Product News and Recalls

Military developing brain injury diagnosis/treatment

The U.S. Army Medical Research and Materiel Command (USAMRMC) is developing some promising forms of technology to combat traumatic brain injury in U.S. servicemen and servicewomen, Fox News reports.

According to the report: “The mildest form of such injury, known as a concussion, is a problem familiar with sports fans. But military medical experts often refer to traumatic brain injury, or TBI, as the signature injury from Afghanistan and Iraq.”

Fox News details the following technologies currently under development:

A neuroprotective drug called NNZ-2566, designed to improve the outcome following acute brain trauma.

The report characterizes it as a kind of helmet in pill form. A fighter could swallow the pill before the risk of head trauma even presents itself, and NNZ-2566 would protect the neurological tissue in the event of a blow to the head. It could also stimulate or improve healing and repair following such an injury.

A “drug cocktail” to treat TBI.

According to the report, the condition presents a very complicated challenge that will most likely require more than one treatment. The USAMRMC’s Neuroprotective Drug Combination Therapy Strategy Program is working to identify possible drug combinations that may improve TBI treatment and results.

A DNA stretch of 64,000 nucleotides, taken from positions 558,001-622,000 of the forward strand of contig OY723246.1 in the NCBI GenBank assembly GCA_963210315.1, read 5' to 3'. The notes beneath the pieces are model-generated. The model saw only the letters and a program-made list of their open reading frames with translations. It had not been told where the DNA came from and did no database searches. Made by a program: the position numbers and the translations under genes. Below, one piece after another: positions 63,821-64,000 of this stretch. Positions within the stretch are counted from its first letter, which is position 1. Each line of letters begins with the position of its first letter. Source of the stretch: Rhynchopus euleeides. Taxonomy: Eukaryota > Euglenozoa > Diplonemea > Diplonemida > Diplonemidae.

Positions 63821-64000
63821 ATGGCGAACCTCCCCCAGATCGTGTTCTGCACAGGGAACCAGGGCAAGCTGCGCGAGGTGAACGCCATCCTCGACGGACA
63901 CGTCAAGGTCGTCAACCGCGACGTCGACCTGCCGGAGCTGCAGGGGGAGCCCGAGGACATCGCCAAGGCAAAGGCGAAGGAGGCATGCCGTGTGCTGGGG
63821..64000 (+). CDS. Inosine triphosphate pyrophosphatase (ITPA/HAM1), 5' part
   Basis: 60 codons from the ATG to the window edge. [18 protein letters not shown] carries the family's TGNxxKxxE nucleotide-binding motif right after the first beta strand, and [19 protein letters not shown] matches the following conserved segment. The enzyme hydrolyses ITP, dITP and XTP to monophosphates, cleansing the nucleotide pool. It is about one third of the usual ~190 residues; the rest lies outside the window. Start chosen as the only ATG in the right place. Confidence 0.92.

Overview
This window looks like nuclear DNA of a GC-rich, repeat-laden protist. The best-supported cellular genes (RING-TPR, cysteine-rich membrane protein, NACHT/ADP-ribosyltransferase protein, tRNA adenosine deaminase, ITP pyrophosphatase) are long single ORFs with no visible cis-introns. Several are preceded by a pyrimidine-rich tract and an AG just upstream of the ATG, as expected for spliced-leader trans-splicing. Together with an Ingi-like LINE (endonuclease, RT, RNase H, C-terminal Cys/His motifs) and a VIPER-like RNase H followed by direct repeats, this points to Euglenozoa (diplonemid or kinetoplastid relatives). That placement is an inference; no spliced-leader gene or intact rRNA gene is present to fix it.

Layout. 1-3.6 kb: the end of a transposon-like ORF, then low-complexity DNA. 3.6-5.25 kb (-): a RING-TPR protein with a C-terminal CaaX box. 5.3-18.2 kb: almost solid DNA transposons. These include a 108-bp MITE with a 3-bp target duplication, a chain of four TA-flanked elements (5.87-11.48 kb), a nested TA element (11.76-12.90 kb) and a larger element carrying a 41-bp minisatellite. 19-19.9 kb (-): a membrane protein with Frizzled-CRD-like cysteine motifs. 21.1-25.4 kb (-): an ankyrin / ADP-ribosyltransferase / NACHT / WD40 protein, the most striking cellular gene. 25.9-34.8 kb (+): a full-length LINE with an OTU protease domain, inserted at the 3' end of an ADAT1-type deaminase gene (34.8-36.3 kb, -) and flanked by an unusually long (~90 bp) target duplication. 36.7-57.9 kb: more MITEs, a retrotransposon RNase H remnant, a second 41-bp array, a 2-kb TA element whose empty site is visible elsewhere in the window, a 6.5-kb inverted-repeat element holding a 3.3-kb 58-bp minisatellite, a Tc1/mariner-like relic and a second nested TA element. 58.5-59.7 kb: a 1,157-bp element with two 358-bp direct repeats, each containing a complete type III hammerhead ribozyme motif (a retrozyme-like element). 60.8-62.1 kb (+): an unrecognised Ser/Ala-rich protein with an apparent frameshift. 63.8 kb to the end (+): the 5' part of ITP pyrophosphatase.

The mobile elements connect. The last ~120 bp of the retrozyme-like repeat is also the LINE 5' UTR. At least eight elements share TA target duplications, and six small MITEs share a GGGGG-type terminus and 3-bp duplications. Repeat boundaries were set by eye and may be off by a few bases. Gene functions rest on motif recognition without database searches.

A blood testing device for the field that could instantly identify neurological trauma.

The device works by taking a small amount of blood and analyzing it for biomarker levels specific to the brain. The results would be used in the field – in conjunction with trained medical evaluation — to assist diagnosis, triage and treatment.

Ongoing clinical trials are evaluating the use of biomarkers for diagnosing brain injury in mild, moderate, and severe TBI cases, including a 1,200-patient clinical trial being planned for final U.S. Food and Drug Administration approval.

Binoculars that can identify TBI.

A common problem among military personnel who have suffered a brain injury is difficulty moving the eyes. In addition to an inability to easily, accurately, or rapidly move the eyes from one object to another, brain-injured patients may have trouble focusing on a single target.

To get around the logistical difficulty of testing every serviceman or servicewoman, AMRCC is developing an Automated Binocular Vision Tester that will check for brain injury.

Patients should consult their doctors if they believe they’ve sustained a brain injury. A consultation with a brain injury lawyer is also important if there are significant injuries.

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